Additional notes

Survey process

Two summaries of the survey process to remove limitations, from different perspectives, are provided in:

Hierarchy of evidence

In Chief Executive Land Information New Zealand v Te Whanau o Rangiwhakaahu Hapu Charitable Trust [2013] NZCA 33 the Court described the hierarchy of evidence as a principle that accords varying preference to different types of evidence when determining disputed land boundaries. 

The generally accepted order is:
(a)    natural boundaries
(b)    monumented lines (such as original pegs)
(c)    undisputed occupations
(d)    abuttals
(e)    calculations based on stated figures, deeds, grants and titles.

The court also observed “The hierarchy of evidence is a guide rather than a straight-jacket. The hierarchy places the greatest weight on the points on which the parties were least likely to be mistaken at the time. If the circumstances make it clear that a piece of evidence further down the hierarchy is a more reliable indication of the parties’ intention, then it may take precedence”.

Acceptable differences

The principle of “a little more or less” is considered in Moore v Dentice (1901) 20 NZLR 128 and discussed in The “Guarantee of Parcels” and “A little more or less”, NZ Surveyor No 266 February 1985, by JA McRae.

Attorney-General v Nicholas [1927] GLR 340 includes the following comments on differences between long occupation and information contained in a Crown grant:

Where the granted land cannot be fixed from the original survey, or where there are no natural boundaries and the original survey marks are gone, a long occupation, acquiesced in throughout the period by the surrounding landowners, is evidence of a convincing nature that the land so occupied is that which the grant conveys, in the absence, of course, of striking differences in admeasurement or some significant countervailing circumstance

and “if the description of the grant be ambiguous or doubtful, parol [external] evidence of the practical construction given by the parties by acts of occupancy, recognition of monuments or boundaries, or otherwise, is admissible in aid of interpretation.”

Fences of convenience and give-and-take fences

A fence of convenience is a fence that was constructed with no intention of it being on the boundary, but built in a convenient location by one or more parties. One example of this is where adjoining properties were owned at some time by the same person or members of the same family, who constructed a fence where it best suited their purposes rather than on the common boundary between the properties.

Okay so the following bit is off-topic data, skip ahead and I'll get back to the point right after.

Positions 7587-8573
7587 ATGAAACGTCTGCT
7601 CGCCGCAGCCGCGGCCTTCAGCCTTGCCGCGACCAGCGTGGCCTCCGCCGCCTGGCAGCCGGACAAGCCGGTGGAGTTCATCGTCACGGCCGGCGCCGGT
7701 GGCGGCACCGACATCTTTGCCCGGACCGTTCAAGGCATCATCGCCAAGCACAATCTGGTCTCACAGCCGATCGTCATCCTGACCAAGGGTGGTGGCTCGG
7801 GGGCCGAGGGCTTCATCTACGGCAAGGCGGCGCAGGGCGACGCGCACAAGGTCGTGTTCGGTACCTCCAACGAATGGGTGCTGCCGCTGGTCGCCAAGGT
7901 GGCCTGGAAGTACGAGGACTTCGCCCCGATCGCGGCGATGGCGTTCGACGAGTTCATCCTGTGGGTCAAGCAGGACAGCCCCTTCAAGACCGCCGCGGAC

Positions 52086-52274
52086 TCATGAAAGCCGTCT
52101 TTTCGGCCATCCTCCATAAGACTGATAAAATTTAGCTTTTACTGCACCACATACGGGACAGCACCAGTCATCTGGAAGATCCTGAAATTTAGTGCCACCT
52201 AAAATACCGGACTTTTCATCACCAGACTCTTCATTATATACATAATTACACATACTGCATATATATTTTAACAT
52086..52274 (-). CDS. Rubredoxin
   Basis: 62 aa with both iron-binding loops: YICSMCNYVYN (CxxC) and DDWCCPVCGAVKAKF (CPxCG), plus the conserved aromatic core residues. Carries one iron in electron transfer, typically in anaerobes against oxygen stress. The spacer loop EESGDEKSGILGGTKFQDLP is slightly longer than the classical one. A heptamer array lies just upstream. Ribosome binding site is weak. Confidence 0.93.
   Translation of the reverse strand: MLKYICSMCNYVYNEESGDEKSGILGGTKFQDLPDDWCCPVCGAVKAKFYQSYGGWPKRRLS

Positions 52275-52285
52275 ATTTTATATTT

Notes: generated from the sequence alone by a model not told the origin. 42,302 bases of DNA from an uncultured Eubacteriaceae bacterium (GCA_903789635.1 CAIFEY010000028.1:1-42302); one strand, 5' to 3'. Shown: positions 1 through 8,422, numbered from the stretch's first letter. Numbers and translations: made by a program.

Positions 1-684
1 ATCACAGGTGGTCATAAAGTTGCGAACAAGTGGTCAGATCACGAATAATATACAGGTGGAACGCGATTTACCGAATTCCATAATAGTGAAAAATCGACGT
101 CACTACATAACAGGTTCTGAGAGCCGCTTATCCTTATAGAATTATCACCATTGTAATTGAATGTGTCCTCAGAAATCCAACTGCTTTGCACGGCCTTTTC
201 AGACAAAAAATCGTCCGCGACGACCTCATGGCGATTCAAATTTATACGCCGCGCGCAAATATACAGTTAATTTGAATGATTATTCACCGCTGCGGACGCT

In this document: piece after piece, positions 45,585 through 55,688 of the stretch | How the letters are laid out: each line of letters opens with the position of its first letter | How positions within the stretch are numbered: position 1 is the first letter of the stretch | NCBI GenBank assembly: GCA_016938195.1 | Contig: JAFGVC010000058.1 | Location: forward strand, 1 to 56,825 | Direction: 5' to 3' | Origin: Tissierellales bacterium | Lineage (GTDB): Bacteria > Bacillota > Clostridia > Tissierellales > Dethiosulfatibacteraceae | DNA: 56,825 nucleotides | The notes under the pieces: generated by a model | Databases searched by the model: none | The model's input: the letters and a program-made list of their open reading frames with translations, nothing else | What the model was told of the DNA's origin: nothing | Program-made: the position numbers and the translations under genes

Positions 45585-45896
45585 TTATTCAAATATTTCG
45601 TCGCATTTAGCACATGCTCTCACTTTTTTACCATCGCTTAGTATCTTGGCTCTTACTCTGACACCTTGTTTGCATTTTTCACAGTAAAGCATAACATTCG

A give-and-take fence is one constructed more or less on a boundary but with variations agreed to by the landowners on both sides of the fence.

Refer to: 

Distribution of shortage and excess

Land Title Surveys in NZ - Chapter 1 Section 6 provides more detailed information on the distribution of shortage and excess under the heading “Pro-rata or proportioning rule”.

Duration of adverse possession

For adverse possession to be valid against land held in a limited title, it must have commenced before the first limited title for the land was issued, continued for at least 12 years and thereafter at least at the time any subsequent record of title was issued in respect of the land. 

Refer to:

Nature of adverse possession

Various cases have described the nature and characteristics of possession that are necessary to support a claim of adverse possession against the documentary owner:

McDonell v Giblin [1904] 23 NZLR 660:

In order to constitute a title by adverse possession, the possession relied on must be for the full period ... actual, open and manifest, exclusive, and continuous; and the onus of proof in such an action as this rests upon the plaintiff ... . In order to dispossess the rightful owner the possession which is claimed to be adverse to his rights must be sufficiently obvious to give to such owner the means of knowledge that some person has entered into possession adversely to his title and with the intention of making a title against him; it must be sufficiently open and manifest that a man reasonably careful of his own interests would, if living in the locality and passing the allotment from time to time, by his observation have reasonably discovered that some person had taken possession of the land.

Powell v McFarlane (1977) 38 P & CR 452 (quoted in Edmunds v Lauder [2013] NZHC 2770):

[T]he Courts ... require clear and affirmative evidence that the trespasser, claiming that he has acquired possession, not only had the requisite intention to possess, but made such intention clear to the world. If his acts are open to more than one interpretation, and he has not made it perfectly plain to the world at large by his actions or words that he has intended to exclude the owner as best he can, the courts will treat him as not having the requisite animus possidendi and consequently as not having dispossessed the true owner.

Edmunds v Lauder [2013] NZHC 2770:

[T]he person in possession must act deliberately with the intention to possess land owned by another. Such a person may be described as a trespasser, or squatter.